Geneva-Despite the absence in Namibia of clear regulations for unmanned aerial vehicles, also known as drones, the International Air Transport Association (IATA) yesterday said that in many ways Africa is already leading the way in the use of drones.
Countries like Rwanda, Tanzania, South Africa, Malawi and Lesotho are already using drones to deliver medicine and other healthcare related deliveries to usually inaccessible rural communities.
Namibia’s Directorate of Civil Aviation (DCA) presented draft regulations on unmanned aircraft operations and requirements in March 2016 and drone operators in the country are eagerly awaiting the promulgation of the new legislation.
About 90 states around the world already have regulations in place for UAS (Unmanned Aircraft Systems).
“Drones can make inaccessible rural communities easy to get to, thereby unlocking the economic potential of isolated areas. Drones offer new business opportunities, particularly for manufacturers, postal operators, traditional airlines and airports and can lead to the establishment of drone-ports,” said Celine Hourcade, IATA’s head of cargo transformation. He was speaking at IATA’s Global Media Day in Geneva, Switzerland, yesterday, where he pointed out that drones can also be used by the airline industry to gain efficiencies, reduce costs and increase speed.
Hourcade added that drone business opportunities exist in three main areas, namely airport and ground operations, transportation of goods, as well as the transportation of passengers.
“Some airlines are currently testing the use of drone in terms of airport surveillance and inspection, as well as bird and wildlife control. Some drones are used to clear the airport runways before take-off and are being used for aircraft inspection. It is an opportunity to make aircraft inspection faster. Because it is faster it is also cheaper,” Hourcade told about 300 aviation and business journalists from around the world who are attending the IATA Global Media Day.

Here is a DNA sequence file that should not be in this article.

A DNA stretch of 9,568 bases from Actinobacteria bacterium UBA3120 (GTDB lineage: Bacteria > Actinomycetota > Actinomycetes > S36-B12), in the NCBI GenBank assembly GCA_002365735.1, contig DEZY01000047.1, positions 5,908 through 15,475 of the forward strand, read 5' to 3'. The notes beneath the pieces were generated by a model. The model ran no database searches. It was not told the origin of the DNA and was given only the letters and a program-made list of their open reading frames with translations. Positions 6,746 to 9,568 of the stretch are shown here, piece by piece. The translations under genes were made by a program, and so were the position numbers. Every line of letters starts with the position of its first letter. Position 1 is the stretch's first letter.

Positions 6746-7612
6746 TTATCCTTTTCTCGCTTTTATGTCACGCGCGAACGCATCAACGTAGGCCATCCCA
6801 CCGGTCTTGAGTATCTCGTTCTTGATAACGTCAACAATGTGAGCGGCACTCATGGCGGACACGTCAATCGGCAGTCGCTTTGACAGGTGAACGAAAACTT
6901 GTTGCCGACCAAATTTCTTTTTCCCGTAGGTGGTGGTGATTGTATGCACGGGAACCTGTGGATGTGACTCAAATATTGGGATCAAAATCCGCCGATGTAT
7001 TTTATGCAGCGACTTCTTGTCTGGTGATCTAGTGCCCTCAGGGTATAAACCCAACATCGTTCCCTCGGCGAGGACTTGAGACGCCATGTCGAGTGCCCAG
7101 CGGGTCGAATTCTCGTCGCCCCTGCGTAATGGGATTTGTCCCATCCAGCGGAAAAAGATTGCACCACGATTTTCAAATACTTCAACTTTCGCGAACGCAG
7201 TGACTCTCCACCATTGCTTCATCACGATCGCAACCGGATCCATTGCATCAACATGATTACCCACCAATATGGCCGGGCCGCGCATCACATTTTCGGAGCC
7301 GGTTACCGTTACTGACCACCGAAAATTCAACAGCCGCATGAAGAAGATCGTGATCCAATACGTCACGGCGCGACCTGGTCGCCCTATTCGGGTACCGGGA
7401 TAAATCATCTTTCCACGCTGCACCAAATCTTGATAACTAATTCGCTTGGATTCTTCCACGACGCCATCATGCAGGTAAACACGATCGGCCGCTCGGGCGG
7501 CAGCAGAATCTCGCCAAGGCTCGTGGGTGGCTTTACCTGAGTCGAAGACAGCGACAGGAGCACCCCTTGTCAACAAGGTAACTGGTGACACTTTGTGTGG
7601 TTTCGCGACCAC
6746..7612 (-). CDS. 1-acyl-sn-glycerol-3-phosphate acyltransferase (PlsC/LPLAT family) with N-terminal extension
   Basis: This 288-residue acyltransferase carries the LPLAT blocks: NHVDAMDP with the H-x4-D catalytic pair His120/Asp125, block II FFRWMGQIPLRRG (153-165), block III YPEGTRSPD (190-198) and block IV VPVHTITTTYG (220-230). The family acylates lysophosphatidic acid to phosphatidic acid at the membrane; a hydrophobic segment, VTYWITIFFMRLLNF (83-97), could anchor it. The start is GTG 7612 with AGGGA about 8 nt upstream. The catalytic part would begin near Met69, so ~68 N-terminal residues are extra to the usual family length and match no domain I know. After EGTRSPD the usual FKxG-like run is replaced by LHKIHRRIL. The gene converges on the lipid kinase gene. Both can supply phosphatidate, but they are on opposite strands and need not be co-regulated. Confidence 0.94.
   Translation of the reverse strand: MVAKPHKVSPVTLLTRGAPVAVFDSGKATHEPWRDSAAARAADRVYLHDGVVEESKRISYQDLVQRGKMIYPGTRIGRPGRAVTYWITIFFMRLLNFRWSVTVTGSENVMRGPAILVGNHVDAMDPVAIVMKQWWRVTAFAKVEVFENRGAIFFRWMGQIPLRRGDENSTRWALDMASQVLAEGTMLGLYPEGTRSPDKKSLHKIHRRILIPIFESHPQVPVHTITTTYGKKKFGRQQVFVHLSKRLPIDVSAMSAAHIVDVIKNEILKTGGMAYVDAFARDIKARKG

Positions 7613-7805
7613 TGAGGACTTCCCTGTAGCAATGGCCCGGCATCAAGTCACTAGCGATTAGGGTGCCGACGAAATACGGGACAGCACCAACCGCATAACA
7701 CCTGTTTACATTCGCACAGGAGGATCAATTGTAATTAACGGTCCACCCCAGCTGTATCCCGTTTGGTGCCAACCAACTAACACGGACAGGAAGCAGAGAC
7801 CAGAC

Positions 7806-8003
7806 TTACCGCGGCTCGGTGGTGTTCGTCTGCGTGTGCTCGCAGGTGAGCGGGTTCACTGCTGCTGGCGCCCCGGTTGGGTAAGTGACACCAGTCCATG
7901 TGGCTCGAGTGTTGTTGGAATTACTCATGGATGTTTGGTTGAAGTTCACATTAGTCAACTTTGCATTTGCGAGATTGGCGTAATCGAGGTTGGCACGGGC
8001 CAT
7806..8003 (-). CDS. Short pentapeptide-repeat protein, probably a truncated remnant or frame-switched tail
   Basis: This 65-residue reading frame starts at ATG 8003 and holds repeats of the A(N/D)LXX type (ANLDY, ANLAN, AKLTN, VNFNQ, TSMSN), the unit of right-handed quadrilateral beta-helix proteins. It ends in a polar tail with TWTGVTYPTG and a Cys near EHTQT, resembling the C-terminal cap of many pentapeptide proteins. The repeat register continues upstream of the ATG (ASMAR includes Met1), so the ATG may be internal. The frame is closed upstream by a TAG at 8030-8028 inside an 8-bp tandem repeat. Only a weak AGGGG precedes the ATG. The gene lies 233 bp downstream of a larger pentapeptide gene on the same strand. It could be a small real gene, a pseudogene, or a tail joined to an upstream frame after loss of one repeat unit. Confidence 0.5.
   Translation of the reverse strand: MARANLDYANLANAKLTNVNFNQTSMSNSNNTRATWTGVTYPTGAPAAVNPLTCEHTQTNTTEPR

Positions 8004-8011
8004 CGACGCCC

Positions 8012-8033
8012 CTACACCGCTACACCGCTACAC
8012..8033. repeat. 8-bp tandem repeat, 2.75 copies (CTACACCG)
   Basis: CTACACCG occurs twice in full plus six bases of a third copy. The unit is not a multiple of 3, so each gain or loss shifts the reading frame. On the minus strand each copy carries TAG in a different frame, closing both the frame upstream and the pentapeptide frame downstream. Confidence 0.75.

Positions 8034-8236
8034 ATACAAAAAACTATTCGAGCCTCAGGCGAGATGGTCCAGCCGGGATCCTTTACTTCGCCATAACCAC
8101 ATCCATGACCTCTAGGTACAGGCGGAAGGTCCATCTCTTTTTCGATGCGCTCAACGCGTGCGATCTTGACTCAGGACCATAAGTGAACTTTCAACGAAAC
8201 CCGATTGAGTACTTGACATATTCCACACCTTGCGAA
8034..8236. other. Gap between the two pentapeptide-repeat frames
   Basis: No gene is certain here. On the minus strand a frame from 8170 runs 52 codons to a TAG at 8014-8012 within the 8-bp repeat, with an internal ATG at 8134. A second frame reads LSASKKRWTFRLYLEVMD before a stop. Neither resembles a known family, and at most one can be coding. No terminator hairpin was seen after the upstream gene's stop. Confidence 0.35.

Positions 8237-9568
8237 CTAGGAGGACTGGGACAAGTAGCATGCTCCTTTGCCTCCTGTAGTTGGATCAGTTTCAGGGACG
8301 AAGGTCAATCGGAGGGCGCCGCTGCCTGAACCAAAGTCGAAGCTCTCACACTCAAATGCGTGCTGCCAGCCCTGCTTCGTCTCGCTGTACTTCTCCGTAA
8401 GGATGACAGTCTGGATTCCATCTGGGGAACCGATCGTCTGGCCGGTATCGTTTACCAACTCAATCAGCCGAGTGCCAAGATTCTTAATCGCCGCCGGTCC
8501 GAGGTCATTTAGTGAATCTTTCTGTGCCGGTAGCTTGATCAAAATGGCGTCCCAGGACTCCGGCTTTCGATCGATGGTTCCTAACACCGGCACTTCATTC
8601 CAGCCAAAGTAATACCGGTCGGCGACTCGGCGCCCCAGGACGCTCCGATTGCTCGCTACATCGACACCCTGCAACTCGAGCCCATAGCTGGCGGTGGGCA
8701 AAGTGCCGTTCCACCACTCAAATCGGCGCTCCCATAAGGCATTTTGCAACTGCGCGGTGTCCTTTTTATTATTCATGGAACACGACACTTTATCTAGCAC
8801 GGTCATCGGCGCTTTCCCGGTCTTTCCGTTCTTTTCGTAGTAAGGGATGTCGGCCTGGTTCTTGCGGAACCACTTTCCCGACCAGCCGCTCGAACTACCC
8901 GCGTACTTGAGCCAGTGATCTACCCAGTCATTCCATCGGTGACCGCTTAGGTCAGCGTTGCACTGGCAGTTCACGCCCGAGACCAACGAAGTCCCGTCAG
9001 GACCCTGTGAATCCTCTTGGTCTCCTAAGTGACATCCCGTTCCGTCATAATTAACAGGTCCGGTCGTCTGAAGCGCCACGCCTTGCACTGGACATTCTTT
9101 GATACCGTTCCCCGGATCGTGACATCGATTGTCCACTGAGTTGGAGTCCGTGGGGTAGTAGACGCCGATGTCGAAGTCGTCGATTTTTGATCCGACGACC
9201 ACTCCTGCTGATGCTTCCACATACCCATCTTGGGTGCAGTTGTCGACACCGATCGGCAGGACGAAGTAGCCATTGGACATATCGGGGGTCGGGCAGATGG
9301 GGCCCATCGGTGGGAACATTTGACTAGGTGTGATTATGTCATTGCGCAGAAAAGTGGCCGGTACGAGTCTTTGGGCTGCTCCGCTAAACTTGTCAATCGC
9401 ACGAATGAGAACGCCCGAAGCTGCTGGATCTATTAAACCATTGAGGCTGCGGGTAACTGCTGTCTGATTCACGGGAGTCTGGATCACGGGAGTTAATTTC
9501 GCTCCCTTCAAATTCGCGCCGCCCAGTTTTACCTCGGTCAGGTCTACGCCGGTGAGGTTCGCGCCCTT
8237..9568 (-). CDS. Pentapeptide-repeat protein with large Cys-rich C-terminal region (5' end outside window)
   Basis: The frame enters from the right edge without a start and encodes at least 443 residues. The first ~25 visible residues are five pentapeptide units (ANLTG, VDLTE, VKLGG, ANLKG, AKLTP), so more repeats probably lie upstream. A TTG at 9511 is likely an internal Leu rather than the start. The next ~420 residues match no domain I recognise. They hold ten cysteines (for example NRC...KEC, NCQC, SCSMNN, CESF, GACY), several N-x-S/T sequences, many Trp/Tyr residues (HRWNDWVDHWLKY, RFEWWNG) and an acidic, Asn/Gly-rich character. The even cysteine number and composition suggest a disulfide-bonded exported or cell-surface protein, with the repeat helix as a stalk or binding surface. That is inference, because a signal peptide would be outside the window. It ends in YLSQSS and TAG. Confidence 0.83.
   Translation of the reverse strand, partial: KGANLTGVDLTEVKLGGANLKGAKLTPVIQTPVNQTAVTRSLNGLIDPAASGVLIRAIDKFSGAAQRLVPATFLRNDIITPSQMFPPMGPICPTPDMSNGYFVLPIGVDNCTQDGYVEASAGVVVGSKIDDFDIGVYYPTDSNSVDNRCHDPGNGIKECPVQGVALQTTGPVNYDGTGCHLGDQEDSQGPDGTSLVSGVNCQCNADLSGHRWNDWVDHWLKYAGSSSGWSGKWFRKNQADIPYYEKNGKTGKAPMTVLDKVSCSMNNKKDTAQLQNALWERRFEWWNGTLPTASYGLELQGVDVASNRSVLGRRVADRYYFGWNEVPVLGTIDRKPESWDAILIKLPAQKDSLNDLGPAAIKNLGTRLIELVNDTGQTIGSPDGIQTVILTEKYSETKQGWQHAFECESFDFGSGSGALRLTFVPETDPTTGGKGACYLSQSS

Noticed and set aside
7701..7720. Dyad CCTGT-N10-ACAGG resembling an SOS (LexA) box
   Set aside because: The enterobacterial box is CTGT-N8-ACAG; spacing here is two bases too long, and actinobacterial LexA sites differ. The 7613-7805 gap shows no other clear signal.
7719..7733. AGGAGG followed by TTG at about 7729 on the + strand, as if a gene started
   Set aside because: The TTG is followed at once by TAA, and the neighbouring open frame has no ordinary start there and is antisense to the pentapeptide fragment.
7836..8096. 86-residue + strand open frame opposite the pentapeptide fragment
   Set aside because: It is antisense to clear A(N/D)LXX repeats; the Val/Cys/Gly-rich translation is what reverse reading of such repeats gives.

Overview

“Small drones offer exciting opportunities for the transportation of goods in both first and last-mile delivery and they can support specialised delivery solutions in transporting emergency supplies to remote areas and acting as a first response to humanitarian crises and natural disasters. “Larger drones that are under development could unlock communities without transport infrastructure and could be, along with medium-sized drones, cost-effective alternatives to traditional aircraft,” Hourcade added.
Rob Eagles, IATA’s director of air traffic management infrastructure, is in favour of registration and training for drone owners and operators, saying registration linked to drone education is seen as a positive for all stakeholders.
“Drone pilots need special training. Flying a drone is quite different from flying an airplane, because drone pilots are deprived of four of the five senses. In addition, law enforcement must play an active role in the regulation of drones,” Eagles said. He added that IATA is actively engaged in the development of remote pilot training, licensing and medical requirements to help ensure safety standards in non-segregated airspace are not compromised.
Drones are also becoming a popular option for e-commerce retailers, like Walmart, Amazon ad Alibaba and is already being used by postal operators in France, Switzerland, Spain, Singapore, Australia, Ukraine and Germany.
The latest entrant in the aviation industry is also attracting new players, such as Google, with its Project Wing, as well as others like Matternet and Zipline. In the near future drones are also expected to be used to transport passengers in flying cars, flying taxis or flying buses.
IATA’s goal is to facilitate this new branch of aviation by developing standards to support safe, efficient, orderly, reliable and sustainable high-frequency drone operations into the airspace system. The aviation body represents and serves the global airline industry.